A peer support programme could help patients with EIA to navigate the issues surrounding their disease. The potential advantage of peer support relates to its focus on impacts on daily activities and functioning rather than on medical information.4 Peer support encourages sharing of experiences between participants with personalised and flexible content. Our results suggested that both mentors and mentees perceived benefits from the programme. Mentors described largely positive benefits including role satisfaction, and increase in their own knowledge and self-management techniques.
Few qualitative studies to date have rigorously evaluated the effect of peer support on mentors themselves.31 Our study assessed the self-efficacy of peer mentors. Self-efficacy is the belief in one's own ability to perform well.32 While the self-efficacy scores of mentors increased after training, the scores decreased below baseline after 12 weeks of mentoring and 3 months postprogramme. This raises concerns that being a peer mentor could be a demanding and stressful experience,33 especially for mentors who expressed concerns with their mentees. The success of a peer support programme also relies on the skills and retention of peer mentors. Our preliminary results suggest that regular training and practice sessions may be necessary to maintain mentors’ self-efficacy.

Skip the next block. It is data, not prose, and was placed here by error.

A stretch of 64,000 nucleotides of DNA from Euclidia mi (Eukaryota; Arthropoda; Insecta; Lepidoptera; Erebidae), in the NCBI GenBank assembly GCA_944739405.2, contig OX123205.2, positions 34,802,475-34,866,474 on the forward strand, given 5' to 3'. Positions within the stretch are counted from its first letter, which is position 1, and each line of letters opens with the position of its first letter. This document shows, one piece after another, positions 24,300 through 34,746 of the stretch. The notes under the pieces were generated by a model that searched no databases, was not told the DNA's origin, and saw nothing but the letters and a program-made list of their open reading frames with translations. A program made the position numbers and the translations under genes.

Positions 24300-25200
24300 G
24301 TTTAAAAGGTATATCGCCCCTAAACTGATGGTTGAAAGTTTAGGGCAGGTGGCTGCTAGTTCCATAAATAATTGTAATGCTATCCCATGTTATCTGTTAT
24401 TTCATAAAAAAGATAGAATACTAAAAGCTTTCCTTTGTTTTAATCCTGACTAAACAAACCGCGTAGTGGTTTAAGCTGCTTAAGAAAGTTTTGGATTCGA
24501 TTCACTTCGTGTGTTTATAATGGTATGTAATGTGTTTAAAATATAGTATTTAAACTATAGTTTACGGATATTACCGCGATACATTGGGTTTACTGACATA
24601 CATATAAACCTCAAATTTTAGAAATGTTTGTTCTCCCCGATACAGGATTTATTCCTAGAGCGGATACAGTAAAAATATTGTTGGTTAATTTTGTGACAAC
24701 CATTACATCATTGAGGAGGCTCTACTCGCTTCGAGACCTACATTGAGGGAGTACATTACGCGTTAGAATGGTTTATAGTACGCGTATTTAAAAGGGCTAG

Mentees showed improvements in a number of outcome measures including the Social and Work components of AIMS2-SF, Coping Efficacy and Social Support. There was a small improvement in the Affect and Symptom components of AIMS2-SF.Our study did not demonstrate a significant effect of the intervention on disease activity (CDAI), and this mirrors previous quantitative studies,34 which found no significant reduction in joint counts in RA patients who received patient–education interventions. However, the main thrust behind the study was to develop an individualised support programme that was responsive to the needs of each patient. Thus, improvements in the Coping Efficacy and Social Support scores are encouraging. The fact that improvements were not sustained 3 months postprogramme would suggest that 3 months may be insufficient for mentees to develop knowledge and skills to help them adapt to their disease. We know from the education literature that ‘booster sessions’ may be required to sustain knowledge and skill sets,35 although other studies have questioned their effectiveness.36
Our study did not demonstrate any effect on medication adherence. This reflects previous data that interventions to increase medication adherence in chronic conditions are complex, and that a large proportion of patient education interventions in this setting have been ineffective.37 A recent peer-support intervention for type 2 diabetes also yielded null results, but participants thought they would benefit from peer support early after diagnosis.33